The manager also launched BioPharma-V in 2019, a private vehicle investing in similar assets to the company and has through the year co-invested alongside the company in many transactions. This has had a noticeable effect in materially diversifying the BioPharma Credit portfolio and has also enhanced the transactional resources available to the manager, ensuring that the most attractive deals can be secured for the benefit of the company’s shareholders.
At a time of uncertainty in the global equity markets, we are focused on continuing to deliver a robust income stream delivered on a quarterly basis and derived from contracted revenues that are uncorrelated to broader equity market movements.
The global sales of approved life sciences products continue to increase in value year on year driven by four fundamental growth drivers of a global growing population, an ageing population, growth in emerging markets and continued innovation. BioPharma Credit remains ideally placed to offer investors defensive exposure to this important asset class through life sciences companies that provide critical solutions to unmet needs to deliver regular returns to shareholders and transformative outcomes for patients.”
Life sciences market overview from BPCR
The following extracts are taken from BPCR’s results announcement.
Size and growth dynamics of the industry
The life sciences industry consists of pharmaceutical and biotechnology firms and is a large and vital industry with a track record of strong, consistent growth. Worldwide prescription drugs sales were $827 billion in 2018 and are expected to reach $1.2 trillion by 2024, reflecting a compounded annual growth rate of 6 per cent. While medical and scientific advances contribute to a portion of that increase, other growth drivers include more basic demographic and macroeconomic factors, such as a growing population, ageing populations and increasing prosperity in developing countries which is improving access to healthcare for millions of patients. The increase in spending is expected to be largely driven by brands and increased usage in emerging markets, offset by expiring patents.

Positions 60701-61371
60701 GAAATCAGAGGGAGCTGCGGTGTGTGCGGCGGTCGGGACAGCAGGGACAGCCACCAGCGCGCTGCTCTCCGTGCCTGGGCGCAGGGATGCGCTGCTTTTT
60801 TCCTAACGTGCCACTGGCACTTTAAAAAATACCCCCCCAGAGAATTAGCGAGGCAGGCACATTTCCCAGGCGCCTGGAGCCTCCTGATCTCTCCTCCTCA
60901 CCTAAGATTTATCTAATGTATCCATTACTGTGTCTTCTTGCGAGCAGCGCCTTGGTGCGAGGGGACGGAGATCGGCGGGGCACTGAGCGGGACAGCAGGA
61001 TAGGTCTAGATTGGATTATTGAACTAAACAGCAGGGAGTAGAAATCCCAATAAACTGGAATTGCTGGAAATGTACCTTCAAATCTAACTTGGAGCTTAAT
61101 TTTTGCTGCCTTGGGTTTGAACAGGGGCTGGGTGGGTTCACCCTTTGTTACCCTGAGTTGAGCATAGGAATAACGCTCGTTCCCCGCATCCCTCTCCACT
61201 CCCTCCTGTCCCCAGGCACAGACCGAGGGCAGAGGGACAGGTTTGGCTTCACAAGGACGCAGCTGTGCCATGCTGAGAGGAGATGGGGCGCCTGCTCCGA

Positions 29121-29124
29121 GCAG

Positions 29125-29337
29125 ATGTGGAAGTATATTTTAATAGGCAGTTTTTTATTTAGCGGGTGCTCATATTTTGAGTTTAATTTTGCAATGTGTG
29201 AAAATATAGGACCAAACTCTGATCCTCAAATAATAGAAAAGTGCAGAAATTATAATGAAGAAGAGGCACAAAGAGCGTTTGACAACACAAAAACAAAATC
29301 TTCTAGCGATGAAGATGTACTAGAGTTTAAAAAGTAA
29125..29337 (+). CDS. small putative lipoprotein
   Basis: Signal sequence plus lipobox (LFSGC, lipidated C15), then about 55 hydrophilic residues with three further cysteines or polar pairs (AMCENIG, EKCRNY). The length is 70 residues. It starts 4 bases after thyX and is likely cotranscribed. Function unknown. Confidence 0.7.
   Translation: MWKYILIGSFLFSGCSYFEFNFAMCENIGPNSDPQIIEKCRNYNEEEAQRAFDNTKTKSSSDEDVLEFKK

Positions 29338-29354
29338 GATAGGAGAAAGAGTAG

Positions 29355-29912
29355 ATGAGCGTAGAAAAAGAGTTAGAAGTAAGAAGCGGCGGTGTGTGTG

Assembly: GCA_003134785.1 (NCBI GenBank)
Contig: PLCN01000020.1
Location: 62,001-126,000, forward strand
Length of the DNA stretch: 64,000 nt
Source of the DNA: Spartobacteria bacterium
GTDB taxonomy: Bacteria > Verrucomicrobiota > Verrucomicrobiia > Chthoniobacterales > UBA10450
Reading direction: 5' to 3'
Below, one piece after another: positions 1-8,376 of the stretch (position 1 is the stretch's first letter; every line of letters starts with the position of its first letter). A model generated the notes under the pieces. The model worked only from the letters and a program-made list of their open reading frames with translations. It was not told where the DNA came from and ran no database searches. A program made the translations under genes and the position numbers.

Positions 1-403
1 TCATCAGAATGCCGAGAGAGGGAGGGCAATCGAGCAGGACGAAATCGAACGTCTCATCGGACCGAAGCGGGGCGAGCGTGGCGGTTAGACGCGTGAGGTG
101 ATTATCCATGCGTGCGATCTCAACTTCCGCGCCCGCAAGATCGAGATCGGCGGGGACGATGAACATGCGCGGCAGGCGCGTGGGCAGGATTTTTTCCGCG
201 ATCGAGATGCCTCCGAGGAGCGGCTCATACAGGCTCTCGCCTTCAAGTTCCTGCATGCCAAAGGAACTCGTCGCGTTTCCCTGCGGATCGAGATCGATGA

Product life cycle
Pharmaceutical and biotechnology products have long life cycles, which can provide considerable downside protection for the Company. Worldwide patents can lead to more than 20 years of protection, which frequently translates into as long as 15 years of exclusivity from the time the products are first approved by regulatory agencies such as the U.S. Food and Drug Administration (“FDA”). Some governments also provide for regulatory exclusivity, which provides for six to ten years of commercial exclusivity independent of an approved patent, if an innovator performs clinical trials. On average, sales growth is very robust for the first 12 years of a product’s life cycle, after which some of these products begin to lose exclusivity, and their sales growth slows and starts to decline shortly thereafter. A key driver of initial sales growth is increasing prescriptions from physicians in the early-launch markets, but subsequent commercialisation rates in additional geographic markets, as well as expanding indications, frequently drive attractive growth for more than a decade.